Wednesday, August 18, 2010

Following Up on Arcade Fire's Album Sales

On Sunday, I posted a long piece praising Arcade Fire's new album, The Suburbs, while pontificating on whether they really seem destined--at least in the short term--for rock 'n' roll megastardom in the realm of U2, Radiohead, Coldplay and other groups to whom they've been compared.

I pointed out that hitting #1 on the Billboard charts in the first week out for their third album was an impressive feat for an indie band, but that the 156,000 copies sold was not all that earth-shattering for a record that was accompanied by lots of hype, press, rave reviews, a YouTube streaming event, a Lollapalooza headlining gig and deep discounts ($3.99 for an Amazon download, now upped to $7.99). And the first-week sales figures were well shy of those for comparable albums in the career progression of proven rock superstars like Radiohead and Coldplay.

In case, like me, you were curious how the album would do in its second week, Billboard reports that it fell to #2 on the charts while experiencing a precipitous drop in volume, selling 52,000 copies, or 1/3 of its first week tally. And in doing so, it saw a real music superstar [please] stand up, as Eminem's Recovery album recovered the #1 spot by selling 133,000 albums.

I haven't heard Recovery and have never been a big Eminem fan, but at a time when album sales are in steep decline and seemingly 8-10 years beyond his peak buzz, his success is really quite impressive. Yes, he's been a big star for quite awhile, but in just 8 weeks Recovery has sold 2.1 million copies, opening with 741,000 in the first week, never selling less than 100,000 in any week and topping the charts for 6 of the weeks.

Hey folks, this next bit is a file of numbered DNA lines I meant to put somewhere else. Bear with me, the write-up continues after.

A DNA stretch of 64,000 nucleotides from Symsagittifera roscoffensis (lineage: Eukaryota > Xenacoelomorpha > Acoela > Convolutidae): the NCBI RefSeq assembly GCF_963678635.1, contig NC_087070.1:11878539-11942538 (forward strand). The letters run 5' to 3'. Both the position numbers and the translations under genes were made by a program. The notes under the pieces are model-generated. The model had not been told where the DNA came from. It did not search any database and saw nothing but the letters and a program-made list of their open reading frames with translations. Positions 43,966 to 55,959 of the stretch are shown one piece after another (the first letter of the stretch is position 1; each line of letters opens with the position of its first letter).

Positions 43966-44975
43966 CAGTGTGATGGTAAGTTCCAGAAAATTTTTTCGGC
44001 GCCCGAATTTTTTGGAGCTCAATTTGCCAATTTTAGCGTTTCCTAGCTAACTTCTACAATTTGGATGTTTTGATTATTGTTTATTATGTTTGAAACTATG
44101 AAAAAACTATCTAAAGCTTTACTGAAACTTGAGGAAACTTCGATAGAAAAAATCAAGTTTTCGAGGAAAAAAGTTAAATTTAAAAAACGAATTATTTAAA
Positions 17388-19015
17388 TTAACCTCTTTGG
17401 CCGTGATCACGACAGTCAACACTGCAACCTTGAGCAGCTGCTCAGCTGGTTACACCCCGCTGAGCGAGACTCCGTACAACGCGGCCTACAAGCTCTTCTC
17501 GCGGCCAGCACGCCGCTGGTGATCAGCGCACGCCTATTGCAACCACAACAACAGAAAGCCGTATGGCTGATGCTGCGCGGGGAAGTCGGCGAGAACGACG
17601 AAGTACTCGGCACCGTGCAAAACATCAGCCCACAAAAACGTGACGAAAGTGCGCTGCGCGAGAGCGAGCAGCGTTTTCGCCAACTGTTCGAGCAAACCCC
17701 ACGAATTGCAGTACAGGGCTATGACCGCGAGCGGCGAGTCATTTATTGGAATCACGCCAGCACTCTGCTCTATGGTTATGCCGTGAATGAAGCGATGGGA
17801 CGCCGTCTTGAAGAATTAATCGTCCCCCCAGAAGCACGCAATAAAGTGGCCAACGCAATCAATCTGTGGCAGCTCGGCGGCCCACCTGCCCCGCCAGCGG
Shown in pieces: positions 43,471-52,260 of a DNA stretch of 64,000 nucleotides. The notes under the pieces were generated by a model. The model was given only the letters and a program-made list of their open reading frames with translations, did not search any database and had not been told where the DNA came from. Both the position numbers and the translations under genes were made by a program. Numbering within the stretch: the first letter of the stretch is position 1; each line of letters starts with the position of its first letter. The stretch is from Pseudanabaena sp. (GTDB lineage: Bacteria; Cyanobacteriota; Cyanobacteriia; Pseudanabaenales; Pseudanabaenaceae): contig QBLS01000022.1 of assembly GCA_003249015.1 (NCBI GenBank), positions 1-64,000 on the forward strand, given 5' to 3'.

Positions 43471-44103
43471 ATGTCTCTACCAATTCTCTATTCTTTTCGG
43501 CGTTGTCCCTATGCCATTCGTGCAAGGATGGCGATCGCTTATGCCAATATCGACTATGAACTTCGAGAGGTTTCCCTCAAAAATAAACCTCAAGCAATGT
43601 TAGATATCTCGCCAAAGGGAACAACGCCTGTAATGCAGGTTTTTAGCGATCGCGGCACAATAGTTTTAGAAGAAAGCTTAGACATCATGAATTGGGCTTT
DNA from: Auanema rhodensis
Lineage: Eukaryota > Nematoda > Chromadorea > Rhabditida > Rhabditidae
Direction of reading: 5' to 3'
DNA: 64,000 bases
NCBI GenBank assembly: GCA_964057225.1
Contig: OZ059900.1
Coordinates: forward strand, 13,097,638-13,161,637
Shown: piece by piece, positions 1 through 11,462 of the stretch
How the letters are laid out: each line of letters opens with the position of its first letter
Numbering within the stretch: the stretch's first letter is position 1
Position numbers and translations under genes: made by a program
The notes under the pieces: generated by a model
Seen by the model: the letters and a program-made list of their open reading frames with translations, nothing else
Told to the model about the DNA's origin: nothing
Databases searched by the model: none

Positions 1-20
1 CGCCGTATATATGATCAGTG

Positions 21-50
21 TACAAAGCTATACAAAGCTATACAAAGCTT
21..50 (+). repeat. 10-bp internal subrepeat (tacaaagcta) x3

I am also a bit surprised that in announcing a new string of U.S. dates (though unfortunately not one back through Chicago, as I'm still waiting to seem them live), Arcade Fire avoided basketball arenas in markets like St. Paul and especially Los Angeles. After selling out two dates at Madison Square Garden, I would have to imagine they could fill the Staples Center, or at least the L.A. Forum, but either they really aren't all that huge yet or they're trying to play down their popularity and stay more true to their roots. Or perhaps most likely, a little bit of both.

Either way, The Suburbs will really have to extend its sales sprawl around Christmas, and well beyond, to ever hope to reach the neighborhood of total sales achieved by the best-selling albums of previous alt-rock superstars.

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